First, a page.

When Mama unexpectedly returns, it isn’t the happy occasion Pearl had imagined. Mama is distant and Pearl can’t figure out how to please her. And the horrible way she treats Daddy is more than Pearl can bear. Seems life would be better if Mama would just stay away.

Finkbeiner’s portrayal of both tragedy and everyday life in times of great change is charged with a raw beauty that will haunt readers. Fans of the two prior Pearl Spence novels won’t be disappointed!

My thoughts:

Yeah. I really liked this one.

Susie has a very unique voice and I love it. The way she takes everyday things and turns them into something beautiful is truly artistic.

I did not read the first book in this series, but I did read the second and now this one. I loved picking back up with Pearl and the changes she was going through, her struggles with loving Mama, yet not liking what she did or even who she was at time. There is a surprise in there that I didn’t see coming either. Things I could relate to in repairing a marriage that has been torn apart.

I did find out the setting of this book is based on the town in which I live and grew up. I couldn’t help trying to picture my little town so many years ago. Thinking Pearl lived here when my grandparents where young adults. Obviously, this story is fiction but it was nice to imagine.

This book is truly a piece of art and the words paint a beautiful, heartbreaking picture.

Visit Susie here.

Grab your copy at your local bookstore, Amazon, Barnes and Noble, or your favorite retailer.

A copy of this book was given to my by the publisher. All opinions are my own. 


A Trail of Bread Crumbs by Susie Finkbeiner April 10, 2017

Filed under: Book Reviews — Melissa Finnegan @ 8:34 pm
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Pearl Spence has been through more in her young life than most folks could handle. But through it all, her family has been by her side. They may not be perfect, but they love her and they all love each other, come what may. That’s one thing Pearl no longer questions.

But then a devastating tragedy throws the whole family into a tailspin–and signals the beginning of the end of her secure life.

Now the Spences are fleeing their Oklahoma wasteland for an unknown life in Depression-era Michigan. Pearl isn’t sure she’ll ever see home or happiness again. Will any trail of crumbs be powerful enough to guide her back to the dependable life she once knew?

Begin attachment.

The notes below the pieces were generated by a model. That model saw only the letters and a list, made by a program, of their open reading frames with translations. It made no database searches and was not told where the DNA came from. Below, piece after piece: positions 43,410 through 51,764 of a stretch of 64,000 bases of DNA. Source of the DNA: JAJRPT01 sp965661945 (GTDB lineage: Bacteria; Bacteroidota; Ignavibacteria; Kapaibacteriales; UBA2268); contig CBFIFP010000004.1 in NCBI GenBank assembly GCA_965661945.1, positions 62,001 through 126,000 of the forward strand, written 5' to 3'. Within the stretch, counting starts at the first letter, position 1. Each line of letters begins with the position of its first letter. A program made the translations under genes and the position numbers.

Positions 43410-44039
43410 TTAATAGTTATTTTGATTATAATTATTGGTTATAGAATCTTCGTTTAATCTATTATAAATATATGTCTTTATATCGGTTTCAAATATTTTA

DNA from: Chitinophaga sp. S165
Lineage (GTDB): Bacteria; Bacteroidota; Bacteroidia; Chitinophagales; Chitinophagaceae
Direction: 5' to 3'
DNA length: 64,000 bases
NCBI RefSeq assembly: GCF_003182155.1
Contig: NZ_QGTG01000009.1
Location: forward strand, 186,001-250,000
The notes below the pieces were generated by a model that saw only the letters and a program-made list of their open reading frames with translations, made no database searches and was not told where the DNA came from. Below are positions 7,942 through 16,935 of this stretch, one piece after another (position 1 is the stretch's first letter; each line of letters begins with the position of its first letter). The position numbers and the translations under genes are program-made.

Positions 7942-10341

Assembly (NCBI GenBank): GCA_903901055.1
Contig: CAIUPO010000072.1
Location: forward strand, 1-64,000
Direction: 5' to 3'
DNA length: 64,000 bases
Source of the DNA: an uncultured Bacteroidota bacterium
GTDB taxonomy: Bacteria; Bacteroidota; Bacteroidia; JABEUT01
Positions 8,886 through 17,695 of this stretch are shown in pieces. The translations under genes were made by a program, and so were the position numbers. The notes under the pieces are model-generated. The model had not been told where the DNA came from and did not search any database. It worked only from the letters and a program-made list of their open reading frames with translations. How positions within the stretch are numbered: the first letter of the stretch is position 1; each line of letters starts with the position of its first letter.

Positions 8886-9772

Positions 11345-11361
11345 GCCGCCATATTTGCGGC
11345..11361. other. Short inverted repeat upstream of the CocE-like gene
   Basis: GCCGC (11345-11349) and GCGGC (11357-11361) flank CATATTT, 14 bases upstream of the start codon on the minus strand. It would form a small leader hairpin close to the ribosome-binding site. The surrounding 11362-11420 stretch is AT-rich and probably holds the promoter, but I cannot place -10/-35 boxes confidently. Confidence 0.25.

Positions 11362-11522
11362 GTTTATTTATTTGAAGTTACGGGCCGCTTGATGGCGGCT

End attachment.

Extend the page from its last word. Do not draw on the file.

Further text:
The strong narrative voice of Finkbeiner’s young protagonist from A Cup of Dust returns in this gritty yet hopeful sequel.

My thoughts:

I haven’t read anything by Susie before and now I would really like to read her other books.

This book is the second, and as stated I didn’t read the first book. This in no way hindered my enjoyment of A Trail of Bread Crumbs.  The way Susie worked in what had happened in the previous book was so seamless I didn’t even really realize I was getting caught up.

She captures Pearl’s voice so well. Even though we are in the mind of a ten-year-old you don’t feel the immaturity that might come with that age, yet it was very age appropriate in tone and perspective.

So much heartache in this book yet here is always a glimmer of hope.

I loved hearing the description and hope they would find in Michigan. Living in Michigan I sometimes forget how beautiful it is. The most amazing thing was the name of the town Pearl moved to. The name is VERY close to the name of the town I live in. I wondered if there was any connection or not. So cool.

A beautiful story that will hold you captive.

Visit Susie here. 

Grab your copy at your local bookstore, Amazon, Barnes and Noble, or your favorite retailer.

A copy of this book was given to me by the publisher. All opinions are my own.